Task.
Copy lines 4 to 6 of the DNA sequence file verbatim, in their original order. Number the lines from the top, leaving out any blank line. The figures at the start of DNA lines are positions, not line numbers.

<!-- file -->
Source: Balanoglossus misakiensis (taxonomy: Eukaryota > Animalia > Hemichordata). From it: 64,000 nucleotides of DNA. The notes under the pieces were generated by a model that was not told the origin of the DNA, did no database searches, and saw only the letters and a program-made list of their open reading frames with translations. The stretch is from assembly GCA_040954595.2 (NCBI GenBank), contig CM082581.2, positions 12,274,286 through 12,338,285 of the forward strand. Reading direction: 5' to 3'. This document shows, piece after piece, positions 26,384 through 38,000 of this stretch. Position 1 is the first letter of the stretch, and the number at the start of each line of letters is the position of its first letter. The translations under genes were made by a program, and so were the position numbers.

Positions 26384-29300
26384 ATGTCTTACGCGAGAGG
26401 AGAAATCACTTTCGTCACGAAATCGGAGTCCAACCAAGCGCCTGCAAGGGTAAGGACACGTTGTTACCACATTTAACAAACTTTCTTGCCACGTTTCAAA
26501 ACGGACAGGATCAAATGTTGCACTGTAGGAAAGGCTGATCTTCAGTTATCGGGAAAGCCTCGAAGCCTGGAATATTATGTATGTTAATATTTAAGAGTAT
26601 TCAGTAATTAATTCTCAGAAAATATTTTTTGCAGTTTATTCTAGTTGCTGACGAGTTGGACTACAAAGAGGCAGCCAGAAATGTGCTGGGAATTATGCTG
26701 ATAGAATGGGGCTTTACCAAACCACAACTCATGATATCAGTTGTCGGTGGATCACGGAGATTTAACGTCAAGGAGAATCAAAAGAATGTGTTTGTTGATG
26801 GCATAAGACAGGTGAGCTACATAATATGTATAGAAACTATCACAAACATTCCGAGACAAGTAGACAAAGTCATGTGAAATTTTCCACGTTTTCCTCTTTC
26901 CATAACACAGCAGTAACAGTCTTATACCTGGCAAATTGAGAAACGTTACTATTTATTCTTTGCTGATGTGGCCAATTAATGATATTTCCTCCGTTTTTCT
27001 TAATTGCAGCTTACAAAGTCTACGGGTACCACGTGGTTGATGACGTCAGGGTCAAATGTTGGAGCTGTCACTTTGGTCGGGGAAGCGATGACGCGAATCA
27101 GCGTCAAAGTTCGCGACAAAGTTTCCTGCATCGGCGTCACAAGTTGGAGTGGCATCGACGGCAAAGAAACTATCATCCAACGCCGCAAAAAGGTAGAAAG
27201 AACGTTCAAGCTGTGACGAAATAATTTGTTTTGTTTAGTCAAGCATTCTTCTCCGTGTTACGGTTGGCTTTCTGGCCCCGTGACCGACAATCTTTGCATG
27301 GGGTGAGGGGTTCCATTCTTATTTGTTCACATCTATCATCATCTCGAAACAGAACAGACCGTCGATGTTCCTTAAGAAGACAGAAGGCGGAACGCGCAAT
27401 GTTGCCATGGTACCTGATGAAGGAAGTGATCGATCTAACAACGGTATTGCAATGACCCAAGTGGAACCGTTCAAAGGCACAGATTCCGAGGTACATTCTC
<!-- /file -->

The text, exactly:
26401 AGAAATCACTTTCGTCACGAAATCGGAGTCCAACCAAGCGCCTGCAAGGGTAAGGACACGTTGTTACCACATTTAACAAACTTTCTTGCCACGTTTCAAA
26501 ACGGACAGGATCAAATGTTGCACTGTAGGAAAGGCTGATCTTCAGTTATCGGGAAAGCCTCGAAGCCTGGAATATTATGTATGTTAATATTTAAGAGTAT
26601 TCAGTAATTAATTCTCAGAAAATATTTTTTGCAGTTTATTCTAGTTGCTGACGAGTTGGACTACAAAGAGGCAGCCAGAAATGTGCTGGGAATTATGCTG